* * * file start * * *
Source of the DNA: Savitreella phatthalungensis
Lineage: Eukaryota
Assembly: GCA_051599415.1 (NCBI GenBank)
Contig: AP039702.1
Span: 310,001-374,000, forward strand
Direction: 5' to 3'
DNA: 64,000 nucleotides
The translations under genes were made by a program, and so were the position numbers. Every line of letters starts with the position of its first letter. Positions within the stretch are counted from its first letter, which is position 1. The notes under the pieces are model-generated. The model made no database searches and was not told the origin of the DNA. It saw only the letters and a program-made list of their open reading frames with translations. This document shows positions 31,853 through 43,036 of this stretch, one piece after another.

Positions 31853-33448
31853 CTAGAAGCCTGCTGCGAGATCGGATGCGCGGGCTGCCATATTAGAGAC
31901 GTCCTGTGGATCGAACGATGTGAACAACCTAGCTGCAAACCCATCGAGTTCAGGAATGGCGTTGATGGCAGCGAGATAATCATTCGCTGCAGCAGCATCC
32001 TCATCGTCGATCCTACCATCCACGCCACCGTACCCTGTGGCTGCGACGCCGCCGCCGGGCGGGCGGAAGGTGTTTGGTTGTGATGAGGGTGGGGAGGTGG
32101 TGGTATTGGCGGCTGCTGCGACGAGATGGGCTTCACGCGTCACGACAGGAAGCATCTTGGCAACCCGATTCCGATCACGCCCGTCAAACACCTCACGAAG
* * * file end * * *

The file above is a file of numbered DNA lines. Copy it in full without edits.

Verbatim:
Source of the DNA: Savitreella phatthalungensis
Lineage: Eukaryota
Assembly: GCA_051599415.1 (NCBI GenBank)
Contig: AP039702.1
Span: 310,001-374,000, forward strand
Direction: 5' to 3'
DNA: 64,000 nucleotides
The translations under genes were made by a program, and so were the position numbers. Every line of letters starts with the position of its first letter. Positions within the stretch are counted from its first letter, which is position 1. The notes under the pieces are model-generated. The model made no database searches and was not told the origin of the DNA. It saw only the letters and a program-made list of their open reading frames with translations. This document shows positions 31,853 through 43,036 of this stretch, one piece after another.

Positions 31853-33448
31853 CTAGAAGCCTGCTGCGAGATCGGATGCGCGGGCTGCCATATTAGAGAC
31901 GTCCTGTGGATCGAACGATGTGAACAACCTAGCTGCAAACCCATCGAGTTCAGGAATGGCGTTGATGGCAGCGAGATAATCATTCGCTGCAGCAGCATCC
32001 TCATCGTCGATCCTACCATCCACGCCACCGTACCCTGTGGCTGCGACGCCGCCGCCGGGCGGGCGGAAGGTGTTTGGTTGTGATGAGGGTGGGGAGGTGG
32101 TGGTATTGGCGGCTGCTGCGACGAGATGGGCTTCACGCGTCACGACAGGAAGCATCTTGGCAACCCGATTCCGATCACGCCCGTCAAACACCTCACGAAG